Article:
Dependency injection in ASP.NET Core
ASP.NET Core supports the dependency injection (DI) software design pattern, which is a technique for achieving Inversion of Control (IoC) between classes and their dependencies.
Let’s learn about the basics of dependency injection.
A dependency is an object that another object depends on. Examine the following SomeService class with a WriteSomething method that other classes depend on:
A class can create an instance of the SomeService class to make use of its WriteSomething method. In the following example, the SomeService class is a dependency of the ViewModelService class:
The class creates and directly depends on the SomeService class. Code dependencies, such as in the previous example, are problematic and should be avoided for the following reasons:
- To replace SomeService with a different implementation, the ViewModelService class must be modified.
- If SomeService has dependencies, they must also be configured by the ViewModelService class. In a large project with multiple classes depending on SomeService, the configuration code becomes scattered across the app.
- This implementation is difficult to unit test. The app should use a mock or stub SomeService class, which isn't possible with this approach.
Dependency injection addresses these problems through:
- The use of an interface or base class to abstract the dependency implementation.
- Registration of the dependency in a service container. ASP.NET Core provides a built-in service container, IServiceProvider. Services are typically registered in the app’s
- Injection of the service into the constructor of the class where it’s used. The framework takes on the responsibility of creating an instance of the dependency and disposing of it when it’s no longer needed.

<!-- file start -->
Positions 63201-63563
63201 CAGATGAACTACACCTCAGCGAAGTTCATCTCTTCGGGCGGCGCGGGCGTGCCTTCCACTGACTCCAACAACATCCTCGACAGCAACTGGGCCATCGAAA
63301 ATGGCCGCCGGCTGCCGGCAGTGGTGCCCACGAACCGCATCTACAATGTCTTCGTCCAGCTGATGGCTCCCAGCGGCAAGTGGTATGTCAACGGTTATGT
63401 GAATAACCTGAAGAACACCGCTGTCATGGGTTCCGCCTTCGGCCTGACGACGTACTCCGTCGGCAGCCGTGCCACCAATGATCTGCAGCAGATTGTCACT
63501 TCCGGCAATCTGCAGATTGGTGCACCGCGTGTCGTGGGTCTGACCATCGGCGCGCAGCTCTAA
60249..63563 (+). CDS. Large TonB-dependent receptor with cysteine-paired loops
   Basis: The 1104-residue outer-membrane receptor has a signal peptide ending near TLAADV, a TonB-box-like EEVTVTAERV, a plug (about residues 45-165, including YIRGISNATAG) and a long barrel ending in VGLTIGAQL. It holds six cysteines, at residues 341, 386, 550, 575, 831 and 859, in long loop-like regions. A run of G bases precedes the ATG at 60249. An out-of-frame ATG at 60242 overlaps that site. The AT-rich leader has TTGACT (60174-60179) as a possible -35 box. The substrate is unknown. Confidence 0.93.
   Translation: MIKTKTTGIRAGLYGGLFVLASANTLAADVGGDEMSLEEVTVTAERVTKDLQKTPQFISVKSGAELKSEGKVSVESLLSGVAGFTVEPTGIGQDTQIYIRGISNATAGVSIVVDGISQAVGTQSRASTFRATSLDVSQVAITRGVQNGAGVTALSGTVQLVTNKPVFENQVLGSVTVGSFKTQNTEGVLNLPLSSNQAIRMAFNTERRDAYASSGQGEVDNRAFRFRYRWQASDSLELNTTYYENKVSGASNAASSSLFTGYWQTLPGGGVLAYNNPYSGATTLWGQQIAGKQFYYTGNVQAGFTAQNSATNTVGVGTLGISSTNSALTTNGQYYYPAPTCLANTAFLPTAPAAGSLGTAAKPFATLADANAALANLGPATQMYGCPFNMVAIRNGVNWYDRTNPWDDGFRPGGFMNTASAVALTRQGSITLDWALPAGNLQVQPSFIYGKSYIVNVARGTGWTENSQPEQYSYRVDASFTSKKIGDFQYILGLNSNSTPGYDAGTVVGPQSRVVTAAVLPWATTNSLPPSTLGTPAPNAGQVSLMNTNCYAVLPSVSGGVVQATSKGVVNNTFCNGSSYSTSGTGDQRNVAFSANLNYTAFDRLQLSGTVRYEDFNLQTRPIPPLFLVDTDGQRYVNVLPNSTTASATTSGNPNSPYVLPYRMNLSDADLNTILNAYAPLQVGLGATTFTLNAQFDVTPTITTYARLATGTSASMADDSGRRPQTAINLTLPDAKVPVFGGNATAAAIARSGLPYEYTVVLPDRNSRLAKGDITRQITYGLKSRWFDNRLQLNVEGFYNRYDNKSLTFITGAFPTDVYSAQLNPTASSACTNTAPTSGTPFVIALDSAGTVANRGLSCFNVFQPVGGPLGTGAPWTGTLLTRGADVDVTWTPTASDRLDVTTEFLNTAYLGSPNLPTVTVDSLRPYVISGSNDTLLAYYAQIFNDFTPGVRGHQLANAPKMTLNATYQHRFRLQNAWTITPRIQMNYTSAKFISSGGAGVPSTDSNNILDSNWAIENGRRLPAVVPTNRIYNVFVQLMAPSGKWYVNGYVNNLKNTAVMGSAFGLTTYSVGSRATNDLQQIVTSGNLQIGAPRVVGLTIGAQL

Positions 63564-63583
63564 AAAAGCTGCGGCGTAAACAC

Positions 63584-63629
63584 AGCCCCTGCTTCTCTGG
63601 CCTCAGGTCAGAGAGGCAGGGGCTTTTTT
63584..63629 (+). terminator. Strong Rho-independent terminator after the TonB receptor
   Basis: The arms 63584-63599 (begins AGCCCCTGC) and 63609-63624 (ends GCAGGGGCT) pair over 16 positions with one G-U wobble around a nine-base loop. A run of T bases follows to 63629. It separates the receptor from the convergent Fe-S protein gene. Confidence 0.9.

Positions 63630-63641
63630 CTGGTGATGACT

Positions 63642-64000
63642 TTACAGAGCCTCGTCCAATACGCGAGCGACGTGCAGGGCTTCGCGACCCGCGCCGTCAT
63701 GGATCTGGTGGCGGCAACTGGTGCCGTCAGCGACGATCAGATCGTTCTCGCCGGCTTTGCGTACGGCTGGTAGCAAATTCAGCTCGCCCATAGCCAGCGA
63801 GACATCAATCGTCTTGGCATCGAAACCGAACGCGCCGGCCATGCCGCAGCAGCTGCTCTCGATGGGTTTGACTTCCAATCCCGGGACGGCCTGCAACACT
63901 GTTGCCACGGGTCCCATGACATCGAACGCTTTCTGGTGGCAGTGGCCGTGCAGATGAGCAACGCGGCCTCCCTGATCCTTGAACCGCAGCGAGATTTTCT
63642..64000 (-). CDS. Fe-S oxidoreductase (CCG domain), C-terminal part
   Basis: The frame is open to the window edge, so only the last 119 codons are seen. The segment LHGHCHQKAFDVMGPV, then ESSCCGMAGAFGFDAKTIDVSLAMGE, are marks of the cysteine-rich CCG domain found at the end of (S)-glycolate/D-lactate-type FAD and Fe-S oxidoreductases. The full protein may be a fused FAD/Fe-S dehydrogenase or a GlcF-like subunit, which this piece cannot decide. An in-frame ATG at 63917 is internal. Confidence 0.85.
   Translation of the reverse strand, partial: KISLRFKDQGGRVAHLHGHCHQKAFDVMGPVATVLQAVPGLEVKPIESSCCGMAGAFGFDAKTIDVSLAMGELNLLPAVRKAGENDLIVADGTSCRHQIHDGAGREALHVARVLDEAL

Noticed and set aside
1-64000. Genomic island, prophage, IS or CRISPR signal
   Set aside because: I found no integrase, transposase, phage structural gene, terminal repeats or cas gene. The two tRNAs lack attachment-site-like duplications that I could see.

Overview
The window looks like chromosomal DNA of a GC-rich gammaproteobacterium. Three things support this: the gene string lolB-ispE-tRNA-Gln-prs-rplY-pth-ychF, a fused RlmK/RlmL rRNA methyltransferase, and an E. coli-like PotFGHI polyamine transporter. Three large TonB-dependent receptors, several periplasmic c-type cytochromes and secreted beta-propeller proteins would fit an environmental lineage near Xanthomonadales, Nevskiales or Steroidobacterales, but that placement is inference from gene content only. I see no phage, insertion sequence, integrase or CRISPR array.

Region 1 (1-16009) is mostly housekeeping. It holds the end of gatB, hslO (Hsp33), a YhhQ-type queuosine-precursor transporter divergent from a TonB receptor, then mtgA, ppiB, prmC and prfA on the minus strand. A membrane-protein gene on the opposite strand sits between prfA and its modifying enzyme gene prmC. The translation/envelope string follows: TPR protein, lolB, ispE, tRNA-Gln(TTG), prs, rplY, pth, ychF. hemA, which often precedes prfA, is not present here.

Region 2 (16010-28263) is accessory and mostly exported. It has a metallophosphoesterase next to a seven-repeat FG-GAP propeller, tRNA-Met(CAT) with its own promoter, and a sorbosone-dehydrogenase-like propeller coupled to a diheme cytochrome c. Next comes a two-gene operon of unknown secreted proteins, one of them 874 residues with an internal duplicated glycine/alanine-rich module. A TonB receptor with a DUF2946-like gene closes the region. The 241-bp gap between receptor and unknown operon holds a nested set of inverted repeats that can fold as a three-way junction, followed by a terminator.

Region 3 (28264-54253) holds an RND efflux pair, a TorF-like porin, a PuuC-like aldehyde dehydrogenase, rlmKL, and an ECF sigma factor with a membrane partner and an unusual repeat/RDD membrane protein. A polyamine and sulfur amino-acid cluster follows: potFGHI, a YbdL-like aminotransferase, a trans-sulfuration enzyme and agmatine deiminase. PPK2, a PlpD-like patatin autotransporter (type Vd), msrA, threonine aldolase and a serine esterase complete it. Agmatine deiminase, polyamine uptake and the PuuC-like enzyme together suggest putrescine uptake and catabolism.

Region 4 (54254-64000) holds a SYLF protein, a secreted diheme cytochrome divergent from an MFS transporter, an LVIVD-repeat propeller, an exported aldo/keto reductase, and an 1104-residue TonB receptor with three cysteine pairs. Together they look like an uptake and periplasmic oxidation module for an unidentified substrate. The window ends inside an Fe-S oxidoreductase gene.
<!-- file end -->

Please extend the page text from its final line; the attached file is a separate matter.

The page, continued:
In the sample app, the ISomeService interface defines the WriteSomething method and this interface is implemented by a concrete type, SomeService:
The sample app registers the ISomeService service with the concrete type SomeService. The AddScoped method registers the service with a scoped lifetime, the lifetime of a single request.
By using the DI pattern, the controller:
- Doesn’t use the concrete type SomeService, only the ISomeService interface it implements. That makes it easy to change the implementation that the ViewModelService class uses without modifying the it.
- Doesn’t create an instance of SomeService, it's created by the DI container.
Services can be registered with one of the following lifetimes:
Transient lifetime services are created each time they’re requested from the service container. This lifetime works best for lightweight, stateless services. Register transient services with AddTransient method.
A scoped lifetime indicates that services are created once per client request (connection). Register scoped services with AddScoped method.
As the name suggested , a singleton lifetime indicates that create and share a single instance of a service throughout the application’s lifetime.Register scoped services with AddSingleton method.
Let’s play more on DI
:-} Now we can create as many as service we want to, but the problem with this approach is that how many times we will create a class, we need to register it as a dependency. It would be great if we can automate this process. To overcome this problem, we have something called Reflection in C# language.
We can create three types from which we could identify how we need to register our service for its lifetime as mentioned below.
We can implement one of the above interfaces in our service type.
Now we can play with some reflection and pull our types on runtime which following the specific convention mentioned in the below snippet.
Now you don’t need to register your types manually. You just need to follow a specific convention. This is a very basic example I choose just to demonstrate how we can automate DI. You can write a more complex reflection to pull your types and register according. I hope now most of the aspects regarding DI are more clear to you. Thanks for bearing me for a couple of minutes. Happy learning.